Change is coming to industry. And it is coming quickly. That was the message this past weekend when the New York Hall of Science played host to Maker Faire, a DIY showcase of innovative thinkers, geek aspirations, craft inclinations, and a bit of the weird.
|The ShopBot carves out a pirate |
in the 3D Printer Village.
This of course left me to my own devices, and while there was a ton of cool stuff to see and do, I kept coming back to the 3D Printer Village because the tools there really captured my imagination. The Shopbot was hard at work carving out 3D images and making furniture. The MakerBots were crafting cups and icons, and drawing funky designs. There were talks on CAD. And Wired's Chris Anderson tied it all together with his talk titled, The Next Industrial Revolution.
Anderson skillfully wove a narrative detailing how technology continues to change industry. The Second Industrial Revolution was borne on the wave of electricity, the internal combustion engine, new materials and substances, and communication technologies. However, the process of manufacturing a product remained in the hands of industry. When Internet technologies took off however, in keeping with this movement, we democratized the tools of creation and the tools of distribution and allowed a greater exchange of information and ideas over the web. This has meant that large information and media corporations such as Conde Nast now have to compete with smaller venues.
|MakerBots hard at work.|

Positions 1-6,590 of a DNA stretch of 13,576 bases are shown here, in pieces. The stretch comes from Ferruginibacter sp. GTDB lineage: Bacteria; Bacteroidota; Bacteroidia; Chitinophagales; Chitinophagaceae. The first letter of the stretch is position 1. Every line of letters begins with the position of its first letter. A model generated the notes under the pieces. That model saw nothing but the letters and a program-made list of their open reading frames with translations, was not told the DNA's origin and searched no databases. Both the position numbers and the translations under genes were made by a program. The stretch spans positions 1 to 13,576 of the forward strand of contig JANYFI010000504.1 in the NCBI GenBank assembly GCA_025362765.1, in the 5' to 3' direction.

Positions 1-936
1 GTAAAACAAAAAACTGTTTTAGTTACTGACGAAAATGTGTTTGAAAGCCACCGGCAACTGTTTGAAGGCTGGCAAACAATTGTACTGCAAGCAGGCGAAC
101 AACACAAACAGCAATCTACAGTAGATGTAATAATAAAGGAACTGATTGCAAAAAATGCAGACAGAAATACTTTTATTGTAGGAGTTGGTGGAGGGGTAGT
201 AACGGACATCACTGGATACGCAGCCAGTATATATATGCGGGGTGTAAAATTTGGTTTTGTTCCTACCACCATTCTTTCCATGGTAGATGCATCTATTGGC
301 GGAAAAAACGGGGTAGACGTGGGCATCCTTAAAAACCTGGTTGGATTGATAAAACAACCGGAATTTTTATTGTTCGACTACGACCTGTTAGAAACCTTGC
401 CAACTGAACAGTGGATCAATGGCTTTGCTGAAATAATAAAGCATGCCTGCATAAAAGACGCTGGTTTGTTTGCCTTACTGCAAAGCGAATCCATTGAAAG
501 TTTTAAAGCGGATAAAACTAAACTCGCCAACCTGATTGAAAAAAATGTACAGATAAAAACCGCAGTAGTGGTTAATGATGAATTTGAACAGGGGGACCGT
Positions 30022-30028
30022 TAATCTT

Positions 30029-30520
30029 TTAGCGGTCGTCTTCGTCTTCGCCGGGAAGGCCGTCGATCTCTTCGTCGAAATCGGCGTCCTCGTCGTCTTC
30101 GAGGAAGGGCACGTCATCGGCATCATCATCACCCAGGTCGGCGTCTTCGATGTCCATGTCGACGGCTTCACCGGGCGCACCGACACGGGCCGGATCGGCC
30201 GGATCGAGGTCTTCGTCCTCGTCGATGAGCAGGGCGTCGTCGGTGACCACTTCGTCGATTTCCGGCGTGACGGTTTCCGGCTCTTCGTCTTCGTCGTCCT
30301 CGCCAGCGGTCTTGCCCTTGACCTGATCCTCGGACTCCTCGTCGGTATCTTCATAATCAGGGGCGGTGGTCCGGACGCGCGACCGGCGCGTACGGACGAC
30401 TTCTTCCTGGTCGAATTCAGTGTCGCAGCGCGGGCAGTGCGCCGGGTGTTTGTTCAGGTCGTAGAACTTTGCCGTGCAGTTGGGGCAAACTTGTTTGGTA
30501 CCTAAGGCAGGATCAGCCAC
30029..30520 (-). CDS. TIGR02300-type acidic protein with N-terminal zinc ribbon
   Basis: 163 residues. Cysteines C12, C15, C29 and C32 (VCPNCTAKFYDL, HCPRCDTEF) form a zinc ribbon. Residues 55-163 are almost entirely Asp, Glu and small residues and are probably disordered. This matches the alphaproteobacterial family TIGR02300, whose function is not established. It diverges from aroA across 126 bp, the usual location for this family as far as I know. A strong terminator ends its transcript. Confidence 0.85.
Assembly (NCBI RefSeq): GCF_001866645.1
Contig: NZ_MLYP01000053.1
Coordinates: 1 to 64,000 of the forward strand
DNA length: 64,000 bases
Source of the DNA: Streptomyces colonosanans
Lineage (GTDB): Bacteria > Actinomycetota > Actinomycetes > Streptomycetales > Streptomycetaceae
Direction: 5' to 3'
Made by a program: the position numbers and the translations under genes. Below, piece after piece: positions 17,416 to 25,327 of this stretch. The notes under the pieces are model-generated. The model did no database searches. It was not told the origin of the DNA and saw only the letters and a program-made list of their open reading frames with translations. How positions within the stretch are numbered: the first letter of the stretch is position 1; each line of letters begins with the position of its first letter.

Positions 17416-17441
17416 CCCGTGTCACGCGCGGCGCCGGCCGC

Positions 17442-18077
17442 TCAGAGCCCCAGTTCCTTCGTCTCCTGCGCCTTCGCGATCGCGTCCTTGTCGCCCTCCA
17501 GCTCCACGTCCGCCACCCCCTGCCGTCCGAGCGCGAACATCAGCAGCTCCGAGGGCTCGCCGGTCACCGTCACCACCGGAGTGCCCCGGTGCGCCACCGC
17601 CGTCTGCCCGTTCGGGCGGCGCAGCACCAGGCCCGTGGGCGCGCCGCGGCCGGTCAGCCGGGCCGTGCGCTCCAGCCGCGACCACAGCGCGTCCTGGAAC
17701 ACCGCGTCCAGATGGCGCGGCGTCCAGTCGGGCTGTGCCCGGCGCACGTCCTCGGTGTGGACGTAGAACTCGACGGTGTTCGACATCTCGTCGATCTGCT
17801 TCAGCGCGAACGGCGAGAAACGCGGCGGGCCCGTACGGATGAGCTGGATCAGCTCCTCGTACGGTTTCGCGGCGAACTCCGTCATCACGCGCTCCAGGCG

The Third Industrial Revolution will build on this foundation of open access, Anderson said. For example, 3D printers are the new printers—if you can draw it, you can make it—so manufacturers now have to compete with smaller venues much in the same way media corporations are competing with bloggers and other smaller venues. In Internet has helped paved the way by opening up avenues for connecting. Have a design, but don't have the technology to do a CAD? You can outsource it via the web. Have your CAD, but don't have a 3D printer? There are plenty of manufacturers overseas who are looking beyond the normal boundaries for customers as a result of the recession—and they take PayPal!
Whereas in the 1960s, it was difficult for an inventor to go to market and he (or she) often lost control of the invention once the patent was sold for production, today's inventors can be entreprenuers as well. The tools are at their fingertips. They don't need to be backed by large manufacturers—they have Hacker Spaces, an open source lab where inventors can access the machinery and tools to bring their inventions to life for the price of a membership fee. They are the new factories!
Makers are moving faster than big industry, according to Anderson. And really, it's not hard to believe given the range of innovation displayed at Maker Faire. The next industrial revolution is coming. And there's a great opportunity to get involved—all you need is an idea.